|Before and After versions of 2 photos|
For one thing, I don't have any experience with fashion/glamor/vintage photography, so I have to feel my way around as I go.
Position / Camera Angle
One of the first steps was to choose the camera angle. I like to be close, but I have a lot of equipment so I need to be on the aisle. I arrive about an hour early to stake out a spot. I don't want too many audience heads in my shot and I have a lot of equipment and need space for a battery change or two, and maybe need to swap memory cards. Also, I need to be mobile and possibly grab a second camera.
|Sun direction and some positions (A, B, C) from which to shoot|
|Expected shadow shapes from different camera positions|
- If I shoot from (A) and she faces me, the sun casts awkward unflattering shadows under her eyebrows causing a "racoon eyes" look. Also, her head will cast a shadow under her chin ending a little under the base of her neck. Any little turn or arm motion will cast a sharp, high contrast shadow across her body. In this setup, the sun is acting as a key. I shot from (A) in 2011 and 2012.
- Also, if she faces me at (A), she is pretty much looking into the sun and may have an instinct/need to squint.
- Shooting from (B) will have similar shapes to (A). The light will be coming a little from the side instead of face-on. Some areas of the face may have a more gentle transition into shadow, but the cast shadows under her eyes and chin will still be harsh. In 2010, I shot from somewhere between (B) and (C) and it wasn't too bad. Though I think the stage was at a slightly different angle back then, but I think as long as I was shooting close from the side of the stage, it was a little better than what I drew above.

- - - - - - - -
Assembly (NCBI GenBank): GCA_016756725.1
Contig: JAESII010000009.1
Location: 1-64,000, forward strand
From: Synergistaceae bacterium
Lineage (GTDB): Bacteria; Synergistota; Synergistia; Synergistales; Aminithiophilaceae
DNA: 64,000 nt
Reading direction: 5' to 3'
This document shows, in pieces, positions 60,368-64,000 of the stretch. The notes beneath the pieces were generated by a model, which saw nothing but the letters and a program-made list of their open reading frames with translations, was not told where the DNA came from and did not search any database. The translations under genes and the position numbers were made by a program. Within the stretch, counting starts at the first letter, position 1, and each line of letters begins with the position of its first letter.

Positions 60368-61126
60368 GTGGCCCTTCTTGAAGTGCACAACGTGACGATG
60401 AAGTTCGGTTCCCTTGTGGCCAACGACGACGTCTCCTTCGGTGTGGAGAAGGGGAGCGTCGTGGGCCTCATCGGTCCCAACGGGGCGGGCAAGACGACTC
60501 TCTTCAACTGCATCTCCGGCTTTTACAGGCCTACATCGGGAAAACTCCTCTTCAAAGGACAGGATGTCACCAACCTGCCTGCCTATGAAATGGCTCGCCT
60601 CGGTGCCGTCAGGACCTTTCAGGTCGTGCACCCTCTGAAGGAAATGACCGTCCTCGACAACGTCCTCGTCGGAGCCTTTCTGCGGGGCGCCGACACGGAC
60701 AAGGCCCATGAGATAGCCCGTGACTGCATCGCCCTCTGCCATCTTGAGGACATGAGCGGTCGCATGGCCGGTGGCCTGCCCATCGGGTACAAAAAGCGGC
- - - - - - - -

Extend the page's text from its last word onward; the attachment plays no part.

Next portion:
- If she faces me at (C), she will be almost entirely in an even shadow. As for the sun, when I am shooting from this side, it acts as a rim light that I find pleasing and helps to separate her from the background.
Shooting from (C), I exposed for the shadows, and my concern is trying to avoid blowing out the lit areas too much. Though I've gone on about there being too much light, I actually did use a fill flash since I was shooting shadow side. I don't remember if I had it on half power or full power, but since I was shooting shadow side, I wanted to fill as much as I could. Really, it had very little impact from my distance, but I like to think every little bit helped.
Normally I like to shoot pretty wide aperture indoors, and would normally be pushing this lens at f/2.2, but there was a lot of light(too much light!) outside, and I thought I would like to have a deeper depth of field for beauty shots, so I shot at f/4.0. If I was closer to the stage, I may have even done f/5.6 or f/8. But I was in the second row, right behind the judges, so I think I was as close as I could get.
In both of these shots, I had the ISO 100 (which I think is the 5Dmark2's preferred ISO) and the shutter at 1/640 sec, which is faster than what I can use indoors.
In choosing these settings, my goal was to expose for the shadow region, but try not to clip the bright spots. Throughout the contest, I remember adjusting the shutter up or down by maybe 2/3 of a stop trying to maintain that balance.
I had the display on the back of the camera on histogram mode and every few shots, I would check and confirm that I wasn't blowing out the highlights. In bright sunlight, it's actually difficult to read through the glare on the screen.
Thinking About Composition
Now, let's get back to some pictures. This is what I start with, almost right off the memory card:
|"Sharpen for Faces" Lightroom Preset, Minor cropping/straightening,|
and White Balance "As Shot" (Temperature 4850, Tint +1)
- I want the focus to be on the contestant, but I see a lot of really bright spots in the background - someone in a hammock, the top of the straw hut, and there is the baseball cap in the foreground at the bottom of the screen.